Venetian beads and glass made on Murano Island are famous and much sought after today.

The glass artisans have been on the island for centuries ever since 1291, when the city of Venice ordered them to relocate to the island for safety reasons -the glass furnaces were fire hazards.

The glass industry was so important to Venice that glassmakers were singled out as the only craftsmen that could hold the rank of burgher (businessman) with special privileges such as impunity from prosecution by the Venetian State. Their daughters were also allowed to marry into the local nobility.

View from a Murano Island Bridge

Another reason for keeping the artisans island bound was to keep a close eye on them so that Venetian glassmaking techniques remained secret. Any glassmaker who was even suspected of breaking this secrecy were never questioned. They were sentenced to death and hired assassins would simply dispose of them. "He was eaten by a salamander" was the term used to describe what happened to these hapless individuals found stabbed and floating in the canals. Salamanders have long been associated with fire (like those in the glassmaking furnaces) - the alchemists believed the salamander was able to live through fire.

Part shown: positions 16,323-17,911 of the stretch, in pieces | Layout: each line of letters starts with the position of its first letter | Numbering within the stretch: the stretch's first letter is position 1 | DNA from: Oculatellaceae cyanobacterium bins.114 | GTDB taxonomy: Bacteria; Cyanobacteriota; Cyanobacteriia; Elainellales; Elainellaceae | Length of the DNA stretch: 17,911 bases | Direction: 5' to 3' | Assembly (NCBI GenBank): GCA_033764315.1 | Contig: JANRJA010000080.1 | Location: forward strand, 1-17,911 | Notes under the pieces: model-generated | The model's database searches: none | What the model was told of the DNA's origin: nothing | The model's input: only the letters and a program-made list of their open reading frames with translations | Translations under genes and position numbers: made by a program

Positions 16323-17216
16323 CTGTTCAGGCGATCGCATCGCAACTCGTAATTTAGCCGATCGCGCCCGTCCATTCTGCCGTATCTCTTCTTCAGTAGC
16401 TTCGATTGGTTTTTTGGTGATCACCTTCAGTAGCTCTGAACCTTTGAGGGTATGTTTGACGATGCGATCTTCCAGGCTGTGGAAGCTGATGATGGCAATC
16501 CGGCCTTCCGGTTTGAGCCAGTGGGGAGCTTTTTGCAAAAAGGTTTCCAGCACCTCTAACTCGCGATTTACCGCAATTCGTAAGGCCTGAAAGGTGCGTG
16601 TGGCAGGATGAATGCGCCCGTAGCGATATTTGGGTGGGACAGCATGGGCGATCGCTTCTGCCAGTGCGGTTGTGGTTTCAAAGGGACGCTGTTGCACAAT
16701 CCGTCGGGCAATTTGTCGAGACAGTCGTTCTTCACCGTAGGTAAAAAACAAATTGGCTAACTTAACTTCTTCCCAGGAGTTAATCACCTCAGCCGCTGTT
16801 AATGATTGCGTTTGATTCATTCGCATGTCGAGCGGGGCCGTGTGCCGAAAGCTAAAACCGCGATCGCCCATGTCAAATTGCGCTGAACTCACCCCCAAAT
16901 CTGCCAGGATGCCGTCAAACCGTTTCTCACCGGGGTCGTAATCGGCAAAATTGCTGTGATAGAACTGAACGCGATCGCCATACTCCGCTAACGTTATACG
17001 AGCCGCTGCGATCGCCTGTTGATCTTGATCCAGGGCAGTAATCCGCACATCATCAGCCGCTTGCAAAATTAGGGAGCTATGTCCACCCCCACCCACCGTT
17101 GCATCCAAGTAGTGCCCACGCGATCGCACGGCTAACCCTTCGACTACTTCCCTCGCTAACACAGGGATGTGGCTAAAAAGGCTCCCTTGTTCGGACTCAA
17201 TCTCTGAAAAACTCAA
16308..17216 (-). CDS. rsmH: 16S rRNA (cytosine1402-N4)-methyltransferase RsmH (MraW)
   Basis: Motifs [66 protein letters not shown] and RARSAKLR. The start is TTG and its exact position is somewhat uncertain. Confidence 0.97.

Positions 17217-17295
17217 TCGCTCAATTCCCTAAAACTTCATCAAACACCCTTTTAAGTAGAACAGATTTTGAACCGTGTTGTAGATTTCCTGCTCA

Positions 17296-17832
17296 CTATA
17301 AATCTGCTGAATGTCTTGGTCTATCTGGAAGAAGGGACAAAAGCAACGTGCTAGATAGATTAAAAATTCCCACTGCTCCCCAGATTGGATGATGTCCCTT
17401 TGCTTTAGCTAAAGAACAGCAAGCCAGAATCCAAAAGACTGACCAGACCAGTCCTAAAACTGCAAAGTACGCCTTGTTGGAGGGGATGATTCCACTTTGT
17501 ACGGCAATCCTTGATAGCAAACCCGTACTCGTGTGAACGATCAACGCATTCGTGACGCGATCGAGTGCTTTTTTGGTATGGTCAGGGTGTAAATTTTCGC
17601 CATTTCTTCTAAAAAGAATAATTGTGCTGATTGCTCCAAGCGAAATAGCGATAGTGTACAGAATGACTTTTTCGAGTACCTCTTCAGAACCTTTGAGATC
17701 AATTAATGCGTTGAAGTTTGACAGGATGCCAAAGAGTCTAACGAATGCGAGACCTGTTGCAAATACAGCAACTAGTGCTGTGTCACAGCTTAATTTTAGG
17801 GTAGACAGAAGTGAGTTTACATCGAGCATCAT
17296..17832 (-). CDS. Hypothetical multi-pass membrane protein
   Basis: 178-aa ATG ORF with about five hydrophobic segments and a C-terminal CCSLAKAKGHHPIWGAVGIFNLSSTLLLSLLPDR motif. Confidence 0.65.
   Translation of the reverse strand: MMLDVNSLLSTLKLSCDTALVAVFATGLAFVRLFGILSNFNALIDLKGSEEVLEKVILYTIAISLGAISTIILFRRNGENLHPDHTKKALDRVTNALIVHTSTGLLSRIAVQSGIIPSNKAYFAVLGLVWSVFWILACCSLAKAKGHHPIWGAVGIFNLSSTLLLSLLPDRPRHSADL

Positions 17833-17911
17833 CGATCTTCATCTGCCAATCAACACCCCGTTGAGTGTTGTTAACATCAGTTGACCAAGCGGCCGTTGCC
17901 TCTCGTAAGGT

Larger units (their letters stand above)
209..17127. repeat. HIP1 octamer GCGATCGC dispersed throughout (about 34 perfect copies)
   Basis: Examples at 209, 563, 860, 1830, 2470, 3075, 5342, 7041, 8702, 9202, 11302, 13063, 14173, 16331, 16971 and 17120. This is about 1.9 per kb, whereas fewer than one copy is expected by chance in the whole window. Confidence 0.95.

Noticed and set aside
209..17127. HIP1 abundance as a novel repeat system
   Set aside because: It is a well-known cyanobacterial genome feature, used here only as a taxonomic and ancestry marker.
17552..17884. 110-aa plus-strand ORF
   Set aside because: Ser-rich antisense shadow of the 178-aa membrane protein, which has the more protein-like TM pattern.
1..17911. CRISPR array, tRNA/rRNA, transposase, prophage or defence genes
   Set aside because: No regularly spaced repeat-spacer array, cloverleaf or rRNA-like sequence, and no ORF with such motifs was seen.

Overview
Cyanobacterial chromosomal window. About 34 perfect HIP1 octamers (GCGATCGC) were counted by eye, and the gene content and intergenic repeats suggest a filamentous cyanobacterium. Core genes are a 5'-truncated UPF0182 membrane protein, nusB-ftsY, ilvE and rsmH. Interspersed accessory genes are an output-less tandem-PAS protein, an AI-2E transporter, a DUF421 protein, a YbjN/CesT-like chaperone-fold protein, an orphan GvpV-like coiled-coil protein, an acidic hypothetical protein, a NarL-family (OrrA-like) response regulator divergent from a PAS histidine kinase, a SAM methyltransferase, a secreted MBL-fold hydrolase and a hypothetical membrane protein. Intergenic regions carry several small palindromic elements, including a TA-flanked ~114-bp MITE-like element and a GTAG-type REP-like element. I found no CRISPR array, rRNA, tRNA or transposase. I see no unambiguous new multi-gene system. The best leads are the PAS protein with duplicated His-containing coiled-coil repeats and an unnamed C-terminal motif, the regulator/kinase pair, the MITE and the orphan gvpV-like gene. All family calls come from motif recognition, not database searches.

This draconian action did not last. Like the ancient Chinese who fiercely protected their silk industry by imposing the death penalty on anyone smuggling the silkworm eggs or the caterpillars out of the country, the secret eventually got out.

Chris and Janie Filstrup (1982). Bedazzled : The Story of Beads. Frederick Warne & Co.
Original Post by THE BEADING GEM
Jewelry Making Tips - Jewelry Business Tips